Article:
It was always going to end like this. Each step of the way we are on board, and it makes sense. We'd probably fall too.
Andrew has decided to film everything: his abusive father, his sick mother, his loneliness and oppressive school life, his pretentious cousin who doesn't want to be seen with him. It's a situation anybody would struggle to cope with, but Andrew isn't even coping. When his cousin, Matt, persuades him to come to a party, he is approached by Matt's friend, Stephen, to come film a discovery. A hole in the ground containing dark secret that'll change all over their lives.
This is, if you were to take a person through the plot and character arcs, a pretty well trodden path. There's a lot of imagination and creativity here, some originality, but really the strongest points of this movie are things we have seen before. A rise and fall narrative, the weak becoming the strong, the self-perpetuating cyclical misuse of power. The film doesn't seem to hide it's intentions, either, and the direction the plotting is heading seems, from the outset, to be obvious.
I think this works in the films favour. The air of inevitability, the dark tone that acts as an anacrusis to any super powers or real character changes, hangs like a guillotine blade over the narrative. When we see our protagonists learning and growing, a nigh palpable sadness seems to add a new layer to every scene. Despite this, we invest in them: really, this is what makes the film so special.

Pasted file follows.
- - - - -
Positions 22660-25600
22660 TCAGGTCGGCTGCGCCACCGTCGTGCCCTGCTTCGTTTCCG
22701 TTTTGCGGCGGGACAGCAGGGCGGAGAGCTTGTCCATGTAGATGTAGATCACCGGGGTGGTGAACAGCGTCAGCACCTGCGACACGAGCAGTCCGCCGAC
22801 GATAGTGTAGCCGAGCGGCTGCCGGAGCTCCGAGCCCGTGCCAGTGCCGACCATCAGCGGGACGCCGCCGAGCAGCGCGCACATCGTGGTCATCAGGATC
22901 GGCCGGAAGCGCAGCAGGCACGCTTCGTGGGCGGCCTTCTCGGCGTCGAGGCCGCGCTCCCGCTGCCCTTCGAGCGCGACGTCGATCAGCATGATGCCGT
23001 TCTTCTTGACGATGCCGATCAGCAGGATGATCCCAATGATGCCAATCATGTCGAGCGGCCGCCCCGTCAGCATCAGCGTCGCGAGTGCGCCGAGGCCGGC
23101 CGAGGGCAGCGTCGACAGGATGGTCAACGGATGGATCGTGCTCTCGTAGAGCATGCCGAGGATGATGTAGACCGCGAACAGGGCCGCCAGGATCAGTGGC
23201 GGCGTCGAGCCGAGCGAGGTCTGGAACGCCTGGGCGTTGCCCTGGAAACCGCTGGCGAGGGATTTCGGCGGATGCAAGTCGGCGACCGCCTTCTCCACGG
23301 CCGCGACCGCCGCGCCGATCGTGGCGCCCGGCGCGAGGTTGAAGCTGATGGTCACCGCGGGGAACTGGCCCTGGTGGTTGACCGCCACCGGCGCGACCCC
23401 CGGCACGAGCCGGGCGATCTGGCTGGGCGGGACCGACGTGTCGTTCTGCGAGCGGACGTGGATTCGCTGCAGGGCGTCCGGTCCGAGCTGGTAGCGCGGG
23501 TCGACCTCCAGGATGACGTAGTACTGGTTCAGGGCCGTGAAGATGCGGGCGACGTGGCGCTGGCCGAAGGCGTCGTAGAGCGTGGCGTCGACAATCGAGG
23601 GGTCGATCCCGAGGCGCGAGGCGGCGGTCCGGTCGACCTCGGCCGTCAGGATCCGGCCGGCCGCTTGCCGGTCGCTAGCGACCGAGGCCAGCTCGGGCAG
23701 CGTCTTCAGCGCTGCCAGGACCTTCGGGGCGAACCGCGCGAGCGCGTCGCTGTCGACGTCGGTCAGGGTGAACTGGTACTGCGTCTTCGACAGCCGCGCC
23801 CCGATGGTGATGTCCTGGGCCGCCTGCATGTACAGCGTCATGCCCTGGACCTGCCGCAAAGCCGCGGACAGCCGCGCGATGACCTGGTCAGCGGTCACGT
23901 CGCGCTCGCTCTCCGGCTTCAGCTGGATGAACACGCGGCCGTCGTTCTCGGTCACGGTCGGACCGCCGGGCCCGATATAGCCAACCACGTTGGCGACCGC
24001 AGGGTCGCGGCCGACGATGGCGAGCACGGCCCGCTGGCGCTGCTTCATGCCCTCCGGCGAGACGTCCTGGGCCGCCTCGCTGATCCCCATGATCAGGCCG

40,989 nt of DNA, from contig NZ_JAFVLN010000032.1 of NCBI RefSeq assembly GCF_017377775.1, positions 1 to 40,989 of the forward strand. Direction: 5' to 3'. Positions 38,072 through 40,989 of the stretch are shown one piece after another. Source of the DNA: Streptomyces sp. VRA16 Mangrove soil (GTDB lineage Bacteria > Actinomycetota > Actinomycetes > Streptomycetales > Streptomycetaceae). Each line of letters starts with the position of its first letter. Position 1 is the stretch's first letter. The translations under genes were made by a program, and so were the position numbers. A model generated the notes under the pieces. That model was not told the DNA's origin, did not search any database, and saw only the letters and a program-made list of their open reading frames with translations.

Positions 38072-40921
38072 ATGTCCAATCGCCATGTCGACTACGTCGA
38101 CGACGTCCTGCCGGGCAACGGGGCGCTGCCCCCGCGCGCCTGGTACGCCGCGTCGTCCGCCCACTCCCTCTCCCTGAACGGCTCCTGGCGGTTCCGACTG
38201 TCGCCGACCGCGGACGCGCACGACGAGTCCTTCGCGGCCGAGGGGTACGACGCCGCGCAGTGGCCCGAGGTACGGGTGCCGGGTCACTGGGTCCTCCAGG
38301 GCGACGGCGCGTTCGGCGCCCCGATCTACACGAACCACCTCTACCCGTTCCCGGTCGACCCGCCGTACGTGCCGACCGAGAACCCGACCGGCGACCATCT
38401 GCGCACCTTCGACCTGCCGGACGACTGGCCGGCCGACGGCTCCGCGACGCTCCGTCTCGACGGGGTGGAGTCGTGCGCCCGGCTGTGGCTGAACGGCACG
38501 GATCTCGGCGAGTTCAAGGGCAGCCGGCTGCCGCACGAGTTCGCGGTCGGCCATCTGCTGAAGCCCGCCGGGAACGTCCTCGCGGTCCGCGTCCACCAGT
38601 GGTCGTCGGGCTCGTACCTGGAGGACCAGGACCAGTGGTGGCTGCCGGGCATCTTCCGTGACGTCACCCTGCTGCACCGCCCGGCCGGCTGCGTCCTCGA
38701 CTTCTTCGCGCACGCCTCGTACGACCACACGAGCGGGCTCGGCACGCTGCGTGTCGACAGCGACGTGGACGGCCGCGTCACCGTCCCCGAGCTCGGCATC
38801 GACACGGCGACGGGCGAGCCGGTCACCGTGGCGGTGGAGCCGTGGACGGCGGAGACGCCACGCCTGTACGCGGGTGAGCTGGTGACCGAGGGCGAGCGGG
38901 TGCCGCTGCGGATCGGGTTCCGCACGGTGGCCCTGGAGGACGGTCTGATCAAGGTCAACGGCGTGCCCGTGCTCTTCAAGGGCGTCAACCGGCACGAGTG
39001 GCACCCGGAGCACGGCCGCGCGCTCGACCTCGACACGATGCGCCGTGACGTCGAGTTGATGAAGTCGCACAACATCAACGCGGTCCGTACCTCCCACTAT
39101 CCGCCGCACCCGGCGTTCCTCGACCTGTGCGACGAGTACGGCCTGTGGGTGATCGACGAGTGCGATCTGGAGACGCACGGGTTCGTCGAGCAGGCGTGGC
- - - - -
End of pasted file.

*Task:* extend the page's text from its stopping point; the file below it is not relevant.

The characters are relateable and flawed and complex. They have motivation that make them likeable, each one just trying to find their way, still early on in their life. The film makers have realised that the characters are the most important part, and the end result is a movie which does not have that much of a plot - certainly when you consider the central premise. Instead it's about getting to know these three youths as the invisible fourth gang member, watching how the powers change their life.
Chronicle builds to an impressive finale, a climax that really puts you through the emotional ringer. The limited budget is compensated for brilliantly by the central gimmick and the characters are pushed to the edge. Coming out of the film, it is no coincidence that myself and the people I watched it with all felt as if we had been put through the ringer. Towards the end, there was a few moments where the framing device broke down, became so contrived that suspension of disbelief is stretched thin.
This a great sci-fi, a great tragedy and a great film.